Celebrations for the second annual National Day for Truth and Reconciliation were held across Regina, as orange shirts blended with yellow, orange and red leaves.
Lt.-Gov. Russ Mirasty started his portion of an event commemorating the day by speaking in Cree, an important gesture in front of a monument documenting the 22 residential schools of Saskatchewan on the grounds of Government House.
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The event was a way “to contemplate, to think about and to remember… the young ones who never returned home,” said Mirasty, himself a residential school attendee. Elder John Stonechild offered an opening prayer and then local rapper Brad Bellegarde performed.
Building the monument was part of Mirasty’s goal to enact Truth and Reconciliation Commission of Canada: Calls to Action 82. He said when he became lieutenant governor he wanted to bring people together. He feels the monument is a way to do that, to honour the past and to teach the current generation about what happened on treaty land across Canada.
“It’s up to us to maintain that momentum, that thinking, that coming together to make sure that that we never forget,” he said.
As for why the monument is at Government House, Mirasty said the colonial seat of power predates the creation of Saskatchewan and harkens back to a time where Indigenous people dealt directly with representatives of the Crown.
The stone was taken from land on Treaty 4, the plants are all native to Saskatchewan. The boulder represents the role of stones, which hold significance in sweat lodges and ceremonies.
“You might think it’s quite simplistic, but it’s meant to be,” he said. “The foundational thinking around this monument was that it be simple, focused on children, but very natural in terms of its elements.”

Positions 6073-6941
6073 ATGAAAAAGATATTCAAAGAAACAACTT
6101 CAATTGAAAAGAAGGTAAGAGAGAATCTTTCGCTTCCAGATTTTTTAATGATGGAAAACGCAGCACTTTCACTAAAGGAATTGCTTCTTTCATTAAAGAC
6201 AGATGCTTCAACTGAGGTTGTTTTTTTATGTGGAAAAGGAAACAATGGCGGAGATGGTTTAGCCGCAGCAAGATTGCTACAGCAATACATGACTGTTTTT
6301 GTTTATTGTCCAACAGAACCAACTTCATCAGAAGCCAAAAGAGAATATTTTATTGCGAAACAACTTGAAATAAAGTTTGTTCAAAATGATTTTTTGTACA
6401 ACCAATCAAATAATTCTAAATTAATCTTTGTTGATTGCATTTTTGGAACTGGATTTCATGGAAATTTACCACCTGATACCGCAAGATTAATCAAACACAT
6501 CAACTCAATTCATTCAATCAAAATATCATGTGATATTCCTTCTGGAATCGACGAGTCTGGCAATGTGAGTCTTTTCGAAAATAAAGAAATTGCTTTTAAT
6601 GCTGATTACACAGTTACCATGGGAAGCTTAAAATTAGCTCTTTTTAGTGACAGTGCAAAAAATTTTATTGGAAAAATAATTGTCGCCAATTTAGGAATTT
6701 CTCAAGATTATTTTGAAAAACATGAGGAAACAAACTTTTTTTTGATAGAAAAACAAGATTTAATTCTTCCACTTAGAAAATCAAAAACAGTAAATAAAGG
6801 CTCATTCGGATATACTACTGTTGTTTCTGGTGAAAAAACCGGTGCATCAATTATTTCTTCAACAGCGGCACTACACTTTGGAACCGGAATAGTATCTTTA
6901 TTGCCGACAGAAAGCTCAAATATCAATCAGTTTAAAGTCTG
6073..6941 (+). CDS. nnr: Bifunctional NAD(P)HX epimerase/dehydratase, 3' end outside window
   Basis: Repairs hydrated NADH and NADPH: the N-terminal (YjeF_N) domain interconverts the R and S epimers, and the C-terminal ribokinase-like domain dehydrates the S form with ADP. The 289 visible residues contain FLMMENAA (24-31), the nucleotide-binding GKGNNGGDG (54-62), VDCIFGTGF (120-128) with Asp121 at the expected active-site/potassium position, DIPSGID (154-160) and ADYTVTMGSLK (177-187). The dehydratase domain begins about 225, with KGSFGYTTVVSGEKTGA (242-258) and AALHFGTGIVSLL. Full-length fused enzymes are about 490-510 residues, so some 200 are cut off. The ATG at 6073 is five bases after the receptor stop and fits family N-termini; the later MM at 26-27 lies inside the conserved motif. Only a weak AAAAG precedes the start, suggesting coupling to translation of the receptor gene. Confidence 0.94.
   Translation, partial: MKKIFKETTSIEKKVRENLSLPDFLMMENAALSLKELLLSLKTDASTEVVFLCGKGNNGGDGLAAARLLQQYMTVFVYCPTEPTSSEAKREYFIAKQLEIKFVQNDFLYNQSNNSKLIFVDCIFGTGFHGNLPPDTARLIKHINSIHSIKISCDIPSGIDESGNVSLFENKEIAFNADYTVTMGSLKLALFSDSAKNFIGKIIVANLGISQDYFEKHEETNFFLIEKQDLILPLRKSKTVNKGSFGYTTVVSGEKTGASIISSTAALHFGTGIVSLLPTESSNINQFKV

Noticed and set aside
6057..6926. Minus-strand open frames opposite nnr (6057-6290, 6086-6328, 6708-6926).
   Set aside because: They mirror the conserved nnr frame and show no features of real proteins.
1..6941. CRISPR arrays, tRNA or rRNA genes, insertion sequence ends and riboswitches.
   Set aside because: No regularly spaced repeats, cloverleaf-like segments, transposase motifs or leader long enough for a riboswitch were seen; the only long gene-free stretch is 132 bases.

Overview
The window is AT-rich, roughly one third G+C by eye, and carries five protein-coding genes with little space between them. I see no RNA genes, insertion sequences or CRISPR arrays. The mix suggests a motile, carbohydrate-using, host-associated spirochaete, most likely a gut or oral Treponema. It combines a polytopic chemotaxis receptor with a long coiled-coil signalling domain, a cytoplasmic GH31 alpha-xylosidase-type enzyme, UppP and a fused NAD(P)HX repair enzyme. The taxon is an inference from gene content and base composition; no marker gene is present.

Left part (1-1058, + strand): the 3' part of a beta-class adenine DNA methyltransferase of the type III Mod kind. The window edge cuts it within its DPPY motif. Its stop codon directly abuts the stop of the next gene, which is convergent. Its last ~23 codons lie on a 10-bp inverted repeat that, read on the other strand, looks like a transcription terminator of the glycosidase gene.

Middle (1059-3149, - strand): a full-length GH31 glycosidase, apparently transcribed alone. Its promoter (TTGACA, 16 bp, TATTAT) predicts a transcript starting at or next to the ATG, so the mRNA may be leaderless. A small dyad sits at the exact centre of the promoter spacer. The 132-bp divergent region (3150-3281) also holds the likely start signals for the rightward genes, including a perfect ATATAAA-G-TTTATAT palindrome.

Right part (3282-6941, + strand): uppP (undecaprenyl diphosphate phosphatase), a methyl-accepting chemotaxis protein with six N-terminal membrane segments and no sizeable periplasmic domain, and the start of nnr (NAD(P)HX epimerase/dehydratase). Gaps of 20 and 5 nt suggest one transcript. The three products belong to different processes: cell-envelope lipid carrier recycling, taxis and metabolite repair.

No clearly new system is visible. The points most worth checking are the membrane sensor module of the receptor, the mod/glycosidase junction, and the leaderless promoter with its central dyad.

Seeing the crowds around the monument, young and old, Mirasty said he was encouraged.
“It really warms my heart, because at the end of the day, if the monument’s here and nobody comes to visit, and nobody seeks to understand, then it’s all for naught,” he said.
Students and young people made up the bulk of the approximately 400-person crowd, a heartening thing to see for Cheryl Toth. When she went to school what was taught was early colonization, alliances between European powers and the conquering of the people.
“It’s really, really important to be able to think about the history and to do some correctives on the history we’ve been taught,” she said.
“It’s important to, for me to try and mark the day and to think about what the future might be and how I can help shape that.”
Given his own history, and given his role today Mirasty said it is important for reconciliation to represent a coming together of peoples.
Speaking to the many Luther College High School students in attendance, Mirasty said the day had to be about education, and that he hope the monument endures and lasts for all future generations.
As for the tone of the day, Mirasty said “at times, it’s meant to be solemn contemplation, as I talked about, but also looking to the future, looking to how Indigenous people can fit into the broader society.”
Bellegarde’s performance included songs with lyrics touching on the experiences of his parents in residential schools, addictions, education and culture. For him music and art were his methods of contributing to reconciliation on the day.
“It’s not just entertainment, it’s actually being a part of history. It’s only the second year that we’ve had this holiday,” he said.
For Grace Belanger and her little brother Luke the mixture of solemn reflection and rap were in perfect balance.
“It’s obviously sad, and you need to remember what happened, but it kind of makes it an easier way to process everything,” she said of the event.
Belanger is taking a youth care worker program in Saskatoon and wants to be better educated and connected with Indigenous culture and history.
Belanger said she wants “to connect better with Indigenous culture. I like to learn and hear all the stories that I possibly can.”
Elsewhere in the city events were held at the Royal Saskatchewan Museum and two memorial walks were held in downtown Regina and in North Central.